from prince to babes in toyland, these photographs document minneapolis's legendary music scene
After shooting at Minneapolis club First Avenue as a photo editor for The Minnesota Daily, Daniel Corrigan became First Avenue's house photographer, and has shot six shows a month for the past 20 years. Heyday, a new book of his images, is a decade...
Photography Daniel Corrigan. Outtake from the cover shoot for Babes in Toyland's Spanking Machine, 1990. Courtesy of the artist and Minnesota Historical Society Press.
The first time photographer Dan Corrigan shot at First Avenue, a historic Minneapolis rock club, it was 1981, and he was the photo editor for the Minnesota Daily's Arts & Entertainment section. Corrigan developed a friendship with the club, and over the following 14 years, developed a massive image archive of the Twin Cities's most defining musicians: among them The Replacements (he climbed to the roof of the Stinson's mum's house to shoot the band's enduring Let it Be album cover in 1984), Babes in Toyland, Hüsker Dü, Soul Asylum, and, naturally, Prince.
In the 90s, First Avenue hired Corrigan, where he presently works as a maintenance man and a house photographer. His contract stipulates he shoot six shows each month for the club's historical archive — which means he's been shooting at least one gig a week since 1995. Corrigan's 35-year-spanning archive includes live images, portraits, album covers, and more; according to him, it fills a bedroom. Now, 500 of Corrigan's images also fill a book: Heyday: 35 Years of Music in Minneapolis.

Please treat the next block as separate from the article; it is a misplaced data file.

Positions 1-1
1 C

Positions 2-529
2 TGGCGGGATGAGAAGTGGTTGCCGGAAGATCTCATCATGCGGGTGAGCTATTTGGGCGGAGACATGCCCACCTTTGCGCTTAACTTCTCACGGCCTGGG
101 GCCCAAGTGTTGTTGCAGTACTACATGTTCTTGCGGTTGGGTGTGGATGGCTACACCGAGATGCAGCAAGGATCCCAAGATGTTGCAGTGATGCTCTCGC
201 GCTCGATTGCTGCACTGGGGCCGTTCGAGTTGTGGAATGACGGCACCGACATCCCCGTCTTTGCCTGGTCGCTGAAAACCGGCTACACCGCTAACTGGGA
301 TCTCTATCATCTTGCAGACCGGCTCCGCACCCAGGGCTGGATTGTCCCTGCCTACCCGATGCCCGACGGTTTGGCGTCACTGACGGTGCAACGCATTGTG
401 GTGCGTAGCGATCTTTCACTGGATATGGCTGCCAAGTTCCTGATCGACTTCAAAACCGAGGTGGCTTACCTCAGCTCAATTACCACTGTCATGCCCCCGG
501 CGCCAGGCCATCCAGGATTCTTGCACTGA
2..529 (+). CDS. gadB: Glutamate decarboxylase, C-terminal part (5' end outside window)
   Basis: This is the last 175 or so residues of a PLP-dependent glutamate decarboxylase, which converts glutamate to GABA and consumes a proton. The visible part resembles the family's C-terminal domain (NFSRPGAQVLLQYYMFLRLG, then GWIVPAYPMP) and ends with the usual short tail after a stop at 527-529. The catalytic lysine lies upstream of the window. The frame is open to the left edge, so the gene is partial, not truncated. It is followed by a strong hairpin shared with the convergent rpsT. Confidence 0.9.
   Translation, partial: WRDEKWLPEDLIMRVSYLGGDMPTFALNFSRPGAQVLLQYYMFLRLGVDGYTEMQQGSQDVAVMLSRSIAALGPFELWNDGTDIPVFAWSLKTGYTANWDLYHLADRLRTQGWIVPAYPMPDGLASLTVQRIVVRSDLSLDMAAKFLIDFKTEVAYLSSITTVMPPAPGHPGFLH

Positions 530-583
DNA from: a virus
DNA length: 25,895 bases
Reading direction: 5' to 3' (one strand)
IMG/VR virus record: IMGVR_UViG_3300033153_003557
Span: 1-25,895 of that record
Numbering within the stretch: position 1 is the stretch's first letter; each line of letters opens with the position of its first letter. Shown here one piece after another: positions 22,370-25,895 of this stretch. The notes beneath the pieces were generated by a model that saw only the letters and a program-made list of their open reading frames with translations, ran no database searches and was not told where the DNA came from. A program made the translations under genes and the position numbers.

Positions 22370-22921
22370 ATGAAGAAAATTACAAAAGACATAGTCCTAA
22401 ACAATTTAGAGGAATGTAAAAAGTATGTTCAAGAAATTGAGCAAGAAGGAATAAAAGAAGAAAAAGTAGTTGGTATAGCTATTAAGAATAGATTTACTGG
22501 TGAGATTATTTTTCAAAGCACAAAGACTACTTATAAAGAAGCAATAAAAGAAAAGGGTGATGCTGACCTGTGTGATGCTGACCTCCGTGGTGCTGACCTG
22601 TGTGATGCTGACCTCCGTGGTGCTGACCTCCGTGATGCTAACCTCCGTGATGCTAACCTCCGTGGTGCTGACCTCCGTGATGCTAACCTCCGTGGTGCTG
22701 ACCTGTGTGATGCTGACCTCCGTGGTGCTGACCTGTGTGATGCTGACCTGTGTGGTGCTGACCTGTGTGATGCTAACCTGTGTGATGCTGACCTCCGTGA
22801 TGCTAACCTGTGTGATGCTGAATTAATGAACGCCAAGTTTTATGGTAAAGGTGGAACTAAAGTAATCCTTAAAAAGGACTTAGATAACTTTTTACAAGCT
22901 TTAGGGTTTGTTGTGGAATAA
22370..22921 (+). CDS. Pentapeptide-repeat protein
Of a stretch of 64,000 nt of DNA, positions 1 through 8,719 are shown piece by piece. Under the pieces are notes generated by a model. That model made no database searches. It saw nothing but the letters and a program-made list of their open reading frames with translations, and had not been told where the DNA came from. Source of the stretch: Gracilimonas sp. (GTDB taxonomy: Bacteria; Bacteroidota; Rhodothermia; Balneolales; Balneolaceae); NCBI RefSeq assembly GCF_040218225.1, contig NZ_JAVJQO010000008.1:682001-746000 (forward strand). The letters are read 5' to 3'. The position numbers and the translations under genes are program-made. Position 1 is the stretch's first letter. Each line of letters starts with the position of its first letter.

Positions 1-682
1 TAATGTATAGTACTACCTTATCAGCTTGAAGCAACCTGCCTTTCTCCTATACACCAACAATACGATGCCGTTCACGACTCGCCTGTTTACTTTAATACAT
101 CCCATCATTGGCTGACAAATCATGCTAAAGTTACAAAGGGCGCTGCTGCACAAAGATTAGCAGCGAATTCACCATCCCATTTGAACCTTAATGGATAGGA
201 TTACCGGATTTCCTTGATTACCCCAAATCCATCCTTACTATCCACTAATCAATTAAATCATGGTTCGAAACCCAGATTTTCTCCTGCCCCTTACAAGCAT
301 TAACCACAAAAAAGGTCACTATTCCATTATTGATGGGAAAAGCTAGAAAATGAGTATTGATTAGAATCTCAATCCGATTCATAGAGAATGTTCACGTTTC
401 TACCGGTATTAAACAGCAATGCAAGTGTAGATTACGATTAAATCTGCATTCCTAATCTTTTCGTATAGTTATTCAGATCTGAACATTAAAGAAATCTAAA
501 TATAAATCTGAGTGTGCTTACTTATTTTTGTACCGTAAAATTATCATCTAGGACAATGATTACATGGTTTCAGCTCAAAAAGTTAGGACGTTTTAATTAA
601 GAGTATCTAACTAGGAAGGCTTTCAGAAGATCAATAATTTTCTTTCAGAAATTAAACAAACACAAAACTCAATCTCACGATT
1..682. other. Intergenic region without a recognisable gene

Heyday — published by the Minnesota Historical Society Press and released tomorrow, November 1 — packs some of the most iconic pictures from Corrigan's tens of thousands into 224 pages. There's the Let it Be rooftop session, of course, as well as portraits of Babes in Toyland sitting in a pile of dolls (which would become the cover for the punk band's riotous debut record, 1990's Spanking Machine). There are live shots of Prince, Black Flag, and The Time performing at First Avenue, as well as of Michael Jackson, Siouxsie and the Banshees, The Clash, and a young David Byrne at other Minneapolis arenas.
As for Minneapolis's most monumental musical icon, Prince, Corrigan says he photographed the legend as many times as he could (even when it meant crouching in the aisles). "I have probably the largest collection of Prince live photos anywhere," he told Pitchfork. While Heyday is a deeply personal document of his home city's vibrant musical history, Corrigan's book is simultaneously an essential collection of images capturing the world's brightest talents.
Heyday: 35 Years of Music in Minneapolis is published by the Minnesota Historical Society Press. An exhibition of images will be on view at the Mill City Museum from November 16 - April 30, 2017. More information here.
Text Emily Manning
Photography Daniel Corrigan